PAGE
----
Mayor & City Council of Englewood, New Jersey: Designate as historic & protect Century Old Community Garden Plot
On April 23, 2013, I asked the City Council’s permission for a very old Community vegetable garden to be preserved. They granted permission. On April 25, 2013, The City of Englewood removed the topsoil from this historic garden plot in the 4th Ward for a 2nd time. They returned with a machine that packed down the remaining soil. A hard rain followed and replaced this beautiful Century old vegetable garden with a pool of standing water and mud. This destruction has created a dangerous little pond of standing water that will draw mosquitoes to the neighborhood. Volunteers and the City are slowly bringing back topsoil, but we are worried that the plot is still not safe from City workers following orders. Please sign this petition asking the Englewood City Council to designate the Genesee/Lafayette Garden as an historic and protected Community run garden site. We must convince the City Council to designate this as an historic protected space for Community vegetable gardening in order to facilitate Community healing and nurture trust in our elected and salaried officials.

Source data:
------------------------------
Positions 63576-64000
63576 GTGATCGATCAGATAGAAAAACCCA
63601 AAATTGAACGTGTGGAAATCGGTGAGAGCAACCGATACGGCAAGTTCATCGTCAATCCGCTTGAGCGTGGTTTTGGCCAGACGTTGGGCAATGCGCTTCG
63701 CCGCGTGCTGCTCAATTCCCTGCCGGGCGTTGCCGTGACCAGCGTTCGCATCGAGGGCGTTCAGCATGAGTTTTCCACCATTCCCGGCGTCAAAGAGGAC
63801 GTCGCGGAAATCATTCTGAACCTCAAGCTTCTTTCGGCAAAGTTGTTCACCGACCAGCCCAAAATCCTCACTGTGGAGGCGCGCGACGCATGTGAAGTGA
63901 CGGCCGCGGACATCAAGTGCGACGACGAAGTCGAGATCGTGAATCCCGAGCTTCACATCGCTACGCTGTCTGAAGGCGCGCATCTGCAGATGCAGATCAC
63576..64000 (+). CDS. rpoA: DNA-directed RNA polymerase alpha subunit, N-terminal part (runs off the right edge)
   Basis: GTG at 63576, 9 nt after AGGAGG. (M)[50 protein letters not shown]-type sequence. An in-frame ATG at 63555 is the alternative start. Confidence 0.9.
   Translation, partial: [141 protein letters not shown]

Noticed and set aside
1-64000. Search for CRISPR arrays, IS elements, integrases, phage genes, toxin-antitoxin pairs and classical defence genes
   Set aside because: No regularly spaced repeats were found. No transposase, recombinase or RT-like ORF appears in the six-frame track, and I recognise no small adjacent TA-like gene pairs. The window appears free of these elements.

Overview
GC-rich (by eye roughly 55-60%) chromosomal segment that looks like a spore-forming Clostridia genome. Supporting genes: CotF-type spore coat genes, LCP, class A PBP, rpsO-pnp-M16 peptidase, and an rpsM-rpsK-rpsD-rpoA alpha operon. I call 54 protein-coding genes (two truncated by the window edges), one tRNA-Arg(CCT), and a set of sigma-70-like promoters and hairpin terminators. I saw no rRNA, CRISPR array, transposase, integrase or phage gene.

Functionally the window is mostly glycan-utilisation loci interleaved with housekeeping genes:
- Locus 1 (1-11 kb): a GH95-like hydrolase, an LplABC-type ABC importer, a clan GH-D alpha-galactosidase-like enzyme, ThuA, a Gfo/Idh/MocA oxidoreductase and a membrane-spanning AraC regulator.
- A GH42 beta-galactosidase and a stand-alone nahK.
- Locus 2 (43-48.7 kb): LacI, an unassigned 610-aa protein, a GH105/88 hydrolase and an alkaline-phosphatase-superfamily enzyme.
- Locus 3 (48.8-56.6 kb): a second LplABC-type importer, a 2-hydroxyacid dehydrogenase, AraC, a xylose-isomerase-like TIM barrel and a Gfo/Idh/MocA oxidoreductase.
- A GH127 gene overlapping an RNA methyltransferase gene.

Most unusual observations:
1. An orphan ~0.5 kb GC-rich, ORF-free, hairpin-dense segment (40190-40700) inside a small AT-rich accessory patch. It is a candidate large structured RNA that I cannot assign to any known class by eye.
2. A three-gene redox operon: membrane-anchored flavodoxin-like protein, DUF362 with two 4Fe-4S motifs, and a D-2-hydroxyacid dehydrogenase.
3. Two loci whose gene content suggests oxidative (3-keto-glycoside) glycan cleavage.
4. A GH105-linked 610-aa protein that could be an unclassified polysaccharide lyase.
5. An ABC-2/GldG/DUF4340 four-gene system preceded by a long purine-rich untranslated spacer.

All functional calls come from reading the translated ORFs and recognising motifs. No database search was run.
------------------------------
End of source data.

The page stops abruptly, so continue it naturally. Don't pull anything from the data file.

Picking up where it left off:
The Garden located at Genesee Avenue and Lafayette Place, in Englewood New Jersey has been in existence for over 100 years. There is no one alive who remembers when the garden was not there. When I moved here in 1967, my grandma and I visited the Garden on the way home from visiting her 1st cousin who lived on Franklin Road. She told me the story of a man named Mr. Bacote who used to drive a horse drawn wagon and cared for the garden. I spoke with Arnold Brown, who is 81 years old and has the longest Englewood family history of anyone I know. He does not remember a time when the garden was not there.
Over the years the garden has been nurtured by various people. One of the gentlemen nurturing the garden in recent years has history there since 1975. The garden has a special place in the hearts of 4th Ward residents and new comers. Businesses in the area have made lunches from the produce and are willing to help restore it. The plot has always been too small for a house so it has escaped sale. It is not a lot to ask. I have never seen car tires, mattresses or any of the normal eyesore garbage collect here. It is in a well traveled area and serves as a pleasant and beautiful gateway attraction to our neighborhood.
- Councilman 4th Ward
Frank Huttle III
- Council at Large
- Councilman 1st Ward
- Councilman 3rd Ward
- Councilman 2nd Ward
Michael D. Cohen
- City Manager
Timothy J. Dacey
- Senator 37 District
- President, Englewood Historical Society
Lucy D. Walker
Designate as historic & protect Century Old Community Garden Plot
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